Monday, July 14, 2014

Last Action Hero (1993)

Director: John McTiernan

Last Action Hero was a good idea that couldn't quite pull off the execution (cue the Jack Slater bad pun here).

The movie tells the story of Danny Madigan, a 12-year-old who's obsessed with movies, especially action flicks featuring his hero, Jack Slater. Slater is a virtual parody of the already-over-the-top action hero that dominated the box offices through the '80s and early '90s, and the character is played by none other than Arnold Schwarzenegger himself. On one particularly tough evening, Danny is given a magical ticket that transports him into the latest Jack Slater sequel, where he quite literally becomes a part of the world of the big-budget action film as Jack Slater's sidekick.

The real trouble begins when one of the arch villains in the picture - an icy-cold assassin named Benedict (played brilliantly by Charles Dance, whom you may know as Tywin Lannister in Game of Thrones) - finds Danny's magical ticket and transports himself into "our" world, the realistically dour and dingy New York City. Benedict's master plan involved using the ticket to go into various films and bring other villains into this world where, as he puts it, "The bad guys can win." Danny brings the fictional Jack Slater into the real world to try and stop Benedict. The problem is that Slater, no longer in his world, is now vulnerable in ways that he has never been in his own movies.

The icy-cold and wonderfully sarcastic Benedict - probably
the most consistently excellent thing about this movie.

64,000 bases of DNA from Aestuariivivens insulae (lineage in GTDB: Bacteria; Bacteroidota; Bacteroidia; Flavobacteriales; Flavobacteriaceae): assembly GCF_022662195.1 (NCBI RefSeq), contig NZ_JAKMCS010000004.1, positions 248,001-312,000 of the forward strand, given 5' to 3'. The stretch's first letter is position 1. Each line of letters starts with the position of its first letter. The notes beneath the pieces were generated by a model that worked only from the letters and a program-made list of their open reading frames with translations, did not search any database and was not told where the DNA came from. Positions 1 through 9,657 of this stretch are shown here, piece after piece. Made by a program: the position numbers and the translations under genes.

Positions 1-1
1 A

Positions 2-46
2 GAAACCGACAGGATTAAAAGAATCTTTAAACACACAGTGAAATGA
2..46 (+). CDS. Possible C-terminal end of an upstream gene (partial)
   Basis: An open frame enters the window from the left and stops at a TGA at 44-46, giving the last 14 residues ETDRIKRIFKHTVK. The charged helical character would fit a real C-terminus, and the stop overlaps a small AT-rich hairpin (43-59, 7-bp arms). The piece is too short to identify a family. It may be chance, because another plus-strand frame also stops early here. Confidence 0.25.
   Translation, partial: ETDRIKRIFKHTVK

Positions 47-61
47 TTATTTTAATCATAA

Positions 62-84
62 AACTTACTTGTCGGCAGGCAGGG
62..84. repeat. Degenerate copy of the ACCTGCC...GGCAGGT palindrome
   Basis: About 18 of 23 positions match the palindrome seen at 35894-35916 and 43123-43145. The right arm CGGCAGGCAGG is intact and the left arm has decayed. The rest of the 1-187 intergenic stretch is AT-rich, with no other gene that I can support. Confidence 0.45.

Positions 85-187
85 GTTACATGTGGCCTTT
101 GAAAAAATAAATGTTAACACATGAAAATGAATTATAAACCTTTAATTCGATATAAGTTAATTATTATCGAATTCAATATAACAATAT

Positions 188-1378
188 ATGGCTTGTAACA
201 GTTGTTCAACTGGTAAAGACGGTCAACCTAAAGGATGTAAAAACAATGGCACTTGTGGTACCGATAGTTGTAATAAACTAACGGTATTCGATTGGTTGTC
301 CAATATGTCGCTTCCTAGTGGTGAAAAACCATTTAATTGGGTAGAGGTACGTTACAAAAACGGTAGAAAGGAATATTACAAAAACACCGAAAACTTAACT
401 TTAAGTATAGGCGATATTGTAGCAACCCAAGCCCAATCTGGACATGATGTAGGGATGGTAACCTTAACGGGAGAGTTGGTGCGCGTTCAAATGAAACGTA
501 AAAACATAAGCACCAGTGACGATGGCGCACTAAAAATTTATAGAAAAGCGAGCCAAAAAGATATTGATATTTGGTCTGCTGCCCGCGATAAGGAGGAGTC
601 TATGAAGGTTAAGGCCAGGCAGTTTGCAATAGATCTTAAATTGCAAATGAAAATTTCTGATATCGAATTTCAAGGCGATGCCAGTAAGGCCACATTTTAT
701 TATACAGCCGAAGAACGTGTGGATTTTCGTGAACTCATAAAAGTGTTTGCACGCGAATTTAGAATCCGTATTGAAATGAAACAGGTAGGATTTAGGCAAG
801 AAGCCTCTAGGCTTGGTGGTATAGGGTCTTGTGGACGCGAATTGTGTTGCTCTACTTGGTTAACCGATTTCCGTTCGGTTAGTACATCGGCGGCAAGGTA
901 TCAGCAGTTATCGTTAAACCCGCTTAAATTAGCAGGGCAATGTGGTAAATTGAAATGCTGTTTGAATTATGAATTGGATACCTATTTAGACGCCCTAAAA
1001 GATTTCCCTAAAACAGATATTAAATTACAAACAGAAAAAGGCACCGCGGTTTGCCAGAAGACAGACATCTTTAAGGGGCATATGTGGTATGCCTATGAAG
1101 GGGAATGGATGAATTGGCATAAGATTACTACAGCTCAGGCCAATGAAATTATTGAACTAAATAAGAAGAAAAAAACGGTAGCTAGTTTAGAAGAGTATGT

Last Action Hero does have its moments. It was certainly a parody that was due back in 1993, as that particular style of action movie had reached untold heights of commercial success and featured no end of formulaic and often downright silly elements. These elements are spoofed in both obvious and subtle ways, in turn. A prime example is when Danny is first transported into the latest Jack Slater movie, right into the back seat of Slater's speeding muscle car. As he looks around at the ridiculous and cacophonous action unfolding around him, he takes note: "Wait a minute. The bad puns...the explosions...the hard rock soundtrack...I'm in the movie!!" And with those observations, Danny was unwittingly giving Michael Bay his formula to mindless action movies that net disgusting amounts of money (for those counting, Bay's latest Transformers movie grossed $100 million on its opening weekend, despite being labelled all but worthless by any critic worth his or her salt).